Published in Devlok, Sunday Midday on July 29, 2012.
The city of Kashi is famous for the shrine of Kaal Bhairav, the kotwal of Kashi or the policeman of Varanasi. His presence evokes fear, no different from some of our policemen. He has a thick moustache, rides a dog, wraps himself in tiger skin, wears a garland of skulls, has a sword in one hand and in another, holds the severed head a criminal.
People go to his shrine to do jhaad: sweeping of hex. Hex means the disruption of one’s aura through witchcraft (jadoo-tona) and malefic gaze (drishti or nazar). Black threads and iron bracelets are sold in shops around the temple, offering Kaal Bhairav’s protection to the devotee.
The story goes that Shiva took the form of Bhairava to behead Brahma who became arrogant after creating the world. Brahma’s head seared into Shiva’s palm and he wandered the earth chased by Brahma-hatya, the infamy of killing the creator.
Shiva finally descended from Kailas southwards along the river Ganga. A point came when the river turned north. At this point, he dipped his hand in the river, and Brahma’s skull became undone and Shiva was thus liberated form Brahma-hatya. This became the site of the famous city of Avimukta (site where one is liberated) which is now called Kashi. It is said that the city stands on Shiva’s trident. Shiva stayed here as the guardian, driving away all those who threaten the city, protecting its inhabitants.
The idea of eight Bhairavs guarding the eight directions (four cardinal and four ordinal) is a common theme in various Purans. In the south, many villages have the shrine of 8 Vairavar (local name for Bhairav) in the eight corners of the village. Bhairava is thus acknowledged as the guardian god.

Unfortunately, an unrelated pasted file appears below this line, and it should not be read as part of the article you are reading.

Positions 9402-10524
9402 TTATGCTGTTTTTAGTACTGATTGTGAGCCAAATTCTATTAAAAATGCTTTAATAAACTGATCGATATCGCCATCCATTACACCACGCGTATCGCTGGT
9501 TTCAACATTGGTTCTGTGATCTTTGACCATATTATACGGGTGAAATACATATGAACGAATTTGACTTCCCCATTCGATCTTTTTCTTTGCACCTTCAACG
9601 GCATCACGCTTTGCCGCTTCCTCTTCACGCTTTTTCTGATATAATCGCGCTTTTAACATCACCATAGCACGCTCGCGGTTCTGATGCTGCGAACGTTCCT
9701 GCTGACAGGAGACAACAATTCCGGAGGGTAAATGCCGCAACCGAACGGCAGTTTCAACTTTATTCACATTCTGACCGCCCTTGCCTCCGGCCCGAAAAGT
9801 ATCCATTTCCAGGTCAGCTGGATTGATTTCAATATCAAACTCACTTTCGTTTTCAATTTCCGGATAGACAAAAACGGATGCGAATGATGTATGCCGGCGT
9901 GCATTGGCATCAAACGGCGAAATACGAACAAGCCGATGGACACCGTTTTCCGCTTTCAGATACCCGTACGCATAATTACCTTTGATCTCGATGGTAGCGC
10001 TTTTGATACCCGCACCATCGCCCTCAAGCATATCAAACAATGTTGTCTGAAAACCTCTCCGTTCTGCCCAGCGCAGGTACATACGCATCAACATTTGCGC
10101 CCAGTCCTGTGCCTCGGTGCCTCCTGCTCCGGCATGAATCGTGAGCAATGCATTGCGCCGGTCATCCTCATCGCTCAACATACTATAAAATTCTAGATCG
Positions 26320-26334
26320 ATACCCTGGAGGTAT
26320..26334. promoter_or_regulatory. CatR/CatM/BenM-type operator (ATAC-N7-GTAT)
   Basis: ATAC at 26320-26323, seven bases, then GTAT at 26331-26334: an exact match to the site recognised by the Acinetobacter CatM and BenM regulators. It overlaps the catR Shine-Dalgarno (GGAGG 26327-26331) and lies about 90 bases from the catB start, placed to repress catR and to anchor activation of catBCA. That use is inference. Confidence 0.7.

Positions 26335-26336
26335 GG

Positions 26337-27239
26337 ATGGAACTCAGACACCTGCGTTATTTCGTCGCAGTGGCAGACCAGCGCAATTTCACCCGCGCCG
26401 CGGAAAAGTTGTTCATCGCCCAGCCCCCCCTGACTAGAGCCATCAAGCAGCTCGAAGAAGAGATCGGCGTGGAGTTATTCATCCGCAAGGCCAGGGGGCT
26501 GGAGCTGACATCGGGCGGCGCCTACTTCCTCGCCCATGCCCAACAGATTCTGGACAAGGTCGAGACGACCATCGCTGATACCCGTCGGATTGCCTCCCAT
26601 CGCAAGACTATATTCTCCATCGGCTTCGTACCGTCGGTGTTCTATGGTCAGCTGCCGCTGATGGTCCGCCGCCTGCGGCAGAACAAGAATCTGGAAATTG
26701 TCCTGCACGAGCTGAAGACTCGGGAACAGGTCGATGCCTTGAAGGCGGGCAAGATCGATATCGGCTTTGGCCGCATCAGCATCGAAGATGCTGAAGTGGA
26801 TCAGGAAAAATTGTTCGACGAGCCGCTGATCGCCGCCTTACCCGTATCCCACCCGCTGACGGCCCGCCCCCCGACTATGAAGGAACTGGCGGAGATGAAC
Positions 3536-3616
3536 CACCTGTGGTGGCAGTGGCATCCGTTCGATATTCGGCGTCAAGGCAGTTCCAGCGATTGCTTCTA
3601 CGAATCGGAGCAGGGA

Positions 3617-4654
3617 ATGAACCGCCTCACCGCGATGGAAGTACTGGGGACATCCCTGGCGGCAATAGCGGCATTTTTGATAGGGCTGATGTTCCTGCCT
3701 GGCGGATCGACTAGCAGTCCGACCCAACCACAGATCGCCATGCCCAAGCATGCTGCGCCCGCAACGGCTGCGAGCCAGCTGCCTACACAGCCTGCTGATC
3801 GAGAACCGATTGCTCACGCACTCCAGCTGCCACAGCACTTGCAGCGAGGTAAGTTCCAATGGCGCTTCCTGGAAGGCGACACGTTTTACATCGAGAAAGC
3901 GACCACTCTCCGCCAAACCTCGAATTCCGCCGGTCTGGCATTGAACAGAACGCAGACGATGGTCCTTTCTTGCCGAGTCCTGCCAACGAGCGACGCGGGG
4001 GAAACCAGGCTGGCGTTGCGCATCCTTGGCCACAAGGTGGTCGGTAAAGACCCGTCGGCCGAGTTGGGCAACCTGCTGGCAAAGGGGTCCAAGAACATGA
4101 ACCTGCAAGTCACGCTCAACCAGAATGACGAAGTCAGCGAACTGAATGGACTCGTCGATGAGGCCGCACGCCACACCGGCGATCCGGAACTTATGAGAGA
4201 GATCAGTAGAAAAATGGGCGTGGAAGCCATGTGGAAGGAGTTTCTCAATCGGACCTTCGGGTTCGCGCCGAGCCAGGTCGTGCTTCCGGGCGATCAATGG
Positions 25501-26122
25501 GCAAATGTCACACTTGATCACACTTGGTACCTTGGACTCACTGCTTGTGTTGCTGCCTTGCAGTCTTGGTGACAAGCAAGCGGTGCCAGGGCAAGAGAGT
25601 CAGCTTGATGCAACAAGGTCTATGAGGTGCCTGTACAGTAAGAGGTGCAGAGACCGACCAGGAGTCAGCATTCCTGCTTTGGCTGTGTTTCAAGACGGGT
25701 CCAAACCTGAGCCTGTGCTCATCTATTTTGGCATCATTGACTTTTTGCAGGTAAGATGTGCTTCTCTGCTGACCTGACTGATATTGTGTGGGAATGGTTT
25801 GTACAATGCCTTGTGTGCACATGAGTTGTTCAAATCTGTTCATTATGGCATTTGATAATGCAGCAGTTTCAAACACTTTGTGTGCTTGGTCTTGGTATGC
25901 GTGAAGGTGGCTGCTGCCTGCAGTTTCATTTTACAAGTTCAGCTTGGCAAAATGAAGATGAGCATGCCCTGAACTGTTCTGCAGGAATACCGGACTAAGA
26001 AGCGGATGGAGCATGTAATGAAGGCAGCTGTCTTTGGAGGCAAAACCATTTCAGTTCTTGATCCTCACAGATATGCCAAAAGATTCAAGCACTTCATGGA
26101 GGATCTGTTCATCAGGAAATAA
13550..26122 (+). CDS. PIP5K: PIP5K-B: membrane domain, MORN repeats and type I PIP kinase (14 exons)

In many Jain temples, Bhairav stands along with his consort, Bhairavi, as a guardian god. In Gujarat and Rajasthan, one hears of Kala-Bhairav and Gora-Bhairav, the black and white guardians, who watch over shrines of the Goddess. Kala-Bhairav is more popularly known as Kaal, the black (Kala) referring to the black hole of time (Kaal) that consumes everything. Kaal Bhairav is associated with alcohol and wild frenzy. By contrast, Gora Bhairav or Batuk Bhairav (the small Bhairav) is visualized as a child who likes to drink milk, maybe laced with bhang.
The name Bhairav is rooted in the word ‘bhaya’ or fear. Bhairav evokes fear and takes away fear. He reminds us that fear is at the root of all human frailties. It is fear of invalidation that made Brahma cling to his creation and become arrogant. In fear, we cling to our identities like dogs cling to bones and their territories. To reinforce this message, Bhairav is associated with a dog, a symbol of attachment, as the dog wags its tail when the master smiles and whines when the master frowns. It is attachment, hence fear and insecurity, that makes us cast hexes on people and suffer from hexes cast by people. Bhairav liberates us from all.